A sobering and revelatory account of a family tragedy unfolding over many years.

TEST OF FAITH

SURVIVING MY DAUGHTER'S LIFE SENTENCE

A mother recounts her struggle to maintain her belief in God in the face of her daughter’s life sentence in this inspirational memoir.

Debut author Hirst thought she was doing everything right. A devout Christian from a young age, she married her high school sweetheart, moved to a small Washington town to raise a family, and eventually opened two restaurants with her husband, Ron. God appeared to smile on her and her family. Then her 35-year-old daughter, Lacey, was sentenced to life without parole for hiring someone to kill her husband’s pregnant girlfriend. “Courtroom activity fades into the background as I query myself: Did I not pray correctly?” remembers the author. “Did I not believe enough in His power? Why has God forsaken my family and me?” Leading up to the trial, Hirst had been certain of her daughter’s innocence and eventual acquittal despite the widespread assumption that Lacey was guilty. Afterward, the author wasn’t sure of anything. This book is an account of how Hirst learned to be a mother to a woman permanently imprisoned, stepping in to raise Lacey’s children and supporting her daughter from the outside. It is also the story of a woman forced to restart her relationship with God from scratch. Hirst’s prose is quietly emotional and often powerful, as here when she describes her anxiety during Lacey’s long trial: “The unknown hung over me like a tornado funnel in the distance. I didn’t know where or how violently it might touch down. I cleaned closets, junk drawers, and file cabinets. By organizing unseen chaos, I attempted to regain order in my life.” The case itself—and the author’s relationship to it—is deeply engrossing while the book’s religious element is actually quite light. Hirst’s nightmare situation will be sympathetic to any reader. It is truly her quagmire—not Lacey’s—in which the audience will become ensnared. By the end, the author manages to get to a place that feels somehow redemptive, leaving readers to wonder whether they would be able to make it there as well.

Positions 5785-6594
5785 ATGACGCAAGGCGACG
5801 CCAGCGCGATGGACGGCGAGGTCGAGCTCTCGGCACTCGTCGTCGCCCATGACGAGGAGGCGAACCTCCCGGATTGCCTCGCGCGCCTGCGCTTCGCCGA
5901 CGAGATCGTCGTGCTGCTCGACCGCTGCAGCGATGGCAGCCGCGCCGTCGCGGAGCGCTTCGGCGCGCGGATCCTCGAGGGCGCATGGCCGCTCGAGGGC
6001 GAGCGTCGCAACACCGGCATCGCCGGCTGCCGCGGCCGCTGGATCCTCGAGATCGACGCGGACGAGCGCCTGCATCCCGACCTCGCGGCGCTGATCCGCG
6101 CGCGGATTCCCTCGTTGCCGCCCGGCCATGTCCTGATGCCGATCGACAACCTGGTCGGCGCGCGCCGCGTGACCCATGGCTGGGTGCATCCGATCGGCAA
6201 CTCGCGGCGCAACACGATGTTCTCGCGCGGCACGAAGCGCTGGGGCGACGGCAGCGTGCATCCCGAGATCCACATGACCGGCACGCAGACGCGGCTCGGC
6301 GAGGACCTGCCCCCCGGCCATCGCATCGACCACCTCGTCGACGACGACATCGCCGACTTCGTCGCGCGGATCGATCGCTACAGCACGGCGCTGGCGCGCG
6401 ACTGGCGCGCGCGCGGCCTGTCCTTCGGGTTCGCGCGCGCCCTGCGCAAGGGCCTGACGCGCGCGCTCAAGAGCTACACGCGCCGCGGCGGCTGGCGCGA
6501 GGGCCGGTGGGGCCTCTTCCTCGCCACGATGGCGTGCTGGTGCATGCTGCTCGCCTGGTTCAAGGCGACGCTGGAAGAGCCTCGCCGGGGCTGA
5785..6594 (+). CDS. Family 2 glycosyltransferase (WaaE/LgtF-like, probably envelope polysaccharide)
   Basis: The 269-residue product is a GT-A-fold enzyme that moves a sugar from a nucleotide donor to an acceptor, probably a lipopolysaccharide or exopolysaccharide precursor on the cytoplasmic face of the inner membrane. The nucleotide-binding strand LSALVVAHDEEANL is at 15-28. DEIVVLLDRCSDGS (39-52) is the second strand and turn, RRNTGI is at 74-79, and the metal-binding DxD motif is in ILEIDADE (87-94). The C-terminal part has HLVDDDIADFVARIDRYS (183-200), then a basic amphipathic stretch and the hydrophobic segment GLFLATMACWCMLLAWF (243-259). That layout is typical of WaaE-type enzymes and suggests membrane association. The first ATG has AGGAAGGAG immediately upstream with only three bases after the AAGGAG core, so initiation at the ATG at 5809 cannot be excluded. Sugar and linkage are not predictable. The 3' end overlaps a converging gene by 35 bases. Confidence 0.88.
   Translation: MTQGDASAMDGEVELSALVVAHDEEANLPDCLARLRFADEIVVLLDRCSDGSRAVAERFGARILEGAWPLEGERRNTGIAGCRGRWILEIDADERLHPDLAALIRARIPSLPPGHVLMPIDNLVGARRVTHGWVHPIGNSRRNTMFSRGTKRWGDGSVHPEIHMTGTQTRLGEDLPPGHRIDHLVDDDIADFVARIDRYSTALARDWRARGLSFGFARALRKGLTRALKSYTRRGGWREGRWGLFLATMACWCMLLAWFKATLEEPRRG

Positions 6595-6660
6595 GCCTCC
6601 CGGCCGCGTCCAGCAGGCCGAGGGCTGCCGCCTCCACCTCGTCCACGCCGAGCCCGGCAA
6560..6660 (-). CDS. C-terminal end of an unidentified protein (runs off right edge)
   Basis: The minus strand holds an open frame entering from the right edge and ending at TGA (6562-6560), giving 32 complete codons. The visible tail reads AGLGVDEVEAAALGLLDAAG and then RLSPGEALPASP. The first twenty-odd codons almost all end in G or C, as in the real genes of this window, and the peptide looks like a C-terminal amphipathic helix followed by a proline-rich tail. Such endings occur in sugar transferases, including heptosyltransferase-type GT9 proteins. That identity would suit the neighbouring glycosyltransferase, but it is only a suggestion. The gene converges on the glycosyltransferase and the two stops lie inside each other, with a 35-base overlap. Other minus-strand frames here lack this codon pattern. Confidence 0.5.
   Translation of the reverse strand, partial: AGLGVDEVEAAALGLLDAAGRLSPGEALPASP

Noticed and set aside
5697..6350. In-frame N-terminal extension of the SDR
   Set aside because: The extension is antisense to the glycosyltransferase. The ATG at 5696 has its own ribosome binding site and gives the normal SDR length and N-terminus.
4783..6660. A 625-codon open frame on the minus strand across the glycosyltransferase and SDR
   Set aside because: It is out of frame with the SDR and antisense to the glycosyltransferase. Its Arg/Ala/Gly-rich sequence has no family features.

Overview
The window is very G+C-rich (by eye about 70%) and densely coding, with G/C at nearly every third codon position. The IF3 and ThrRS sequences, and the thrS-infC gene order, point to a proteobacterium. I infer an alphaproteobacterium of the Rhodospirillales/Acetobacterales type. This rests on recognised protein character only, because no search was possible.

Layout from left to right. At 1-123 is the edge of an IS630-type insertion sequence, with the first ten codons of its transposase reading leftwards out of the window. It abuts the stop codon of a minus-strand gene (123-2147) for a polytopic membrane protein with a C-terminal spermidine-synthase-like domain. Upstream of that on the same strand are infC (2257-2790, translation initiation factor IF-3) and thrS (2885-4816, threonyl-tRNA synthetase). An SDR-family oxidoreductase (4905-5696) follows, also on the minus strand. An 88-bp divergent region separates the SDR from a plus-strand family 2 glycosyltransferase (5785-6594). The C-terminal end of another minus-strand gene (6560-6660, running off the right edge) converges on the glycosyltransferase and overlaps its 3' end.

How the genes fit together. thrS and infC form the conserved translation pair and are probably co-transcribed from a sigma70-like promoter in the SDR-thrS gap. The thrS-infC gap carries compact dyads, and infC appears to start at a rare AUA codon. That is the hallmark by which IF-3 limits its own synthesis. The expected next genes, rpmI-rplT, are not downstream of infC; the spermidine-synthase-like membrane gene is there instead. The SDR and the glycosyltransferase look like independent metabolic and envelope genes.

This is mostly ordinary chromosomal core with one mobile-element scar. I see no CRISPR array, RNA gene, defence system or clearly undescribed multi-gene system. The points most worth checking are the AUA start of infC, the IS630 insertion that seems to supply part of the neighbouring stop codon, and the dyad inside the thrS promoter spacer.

A sobering and revelatory account of a family tragedy unfolding over many years.

Pub Date: Sept. 24, 2019

ISBN: 978-1-63152-594-0

Page Count: 192

Publisher: She Writes Press

Review Posted Online: Aug. 16, 2019

Kirkus Reviews Issue: Sept. 15, 2019

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If the authors are serious, this is a silly, distasteful book. If they are not, it’s a brilliant satire.

THE 48 LAWS OF POWER

The authors have created a sort of anti-Book of Virtues in this encyclopedic compendium of the ways and means of power.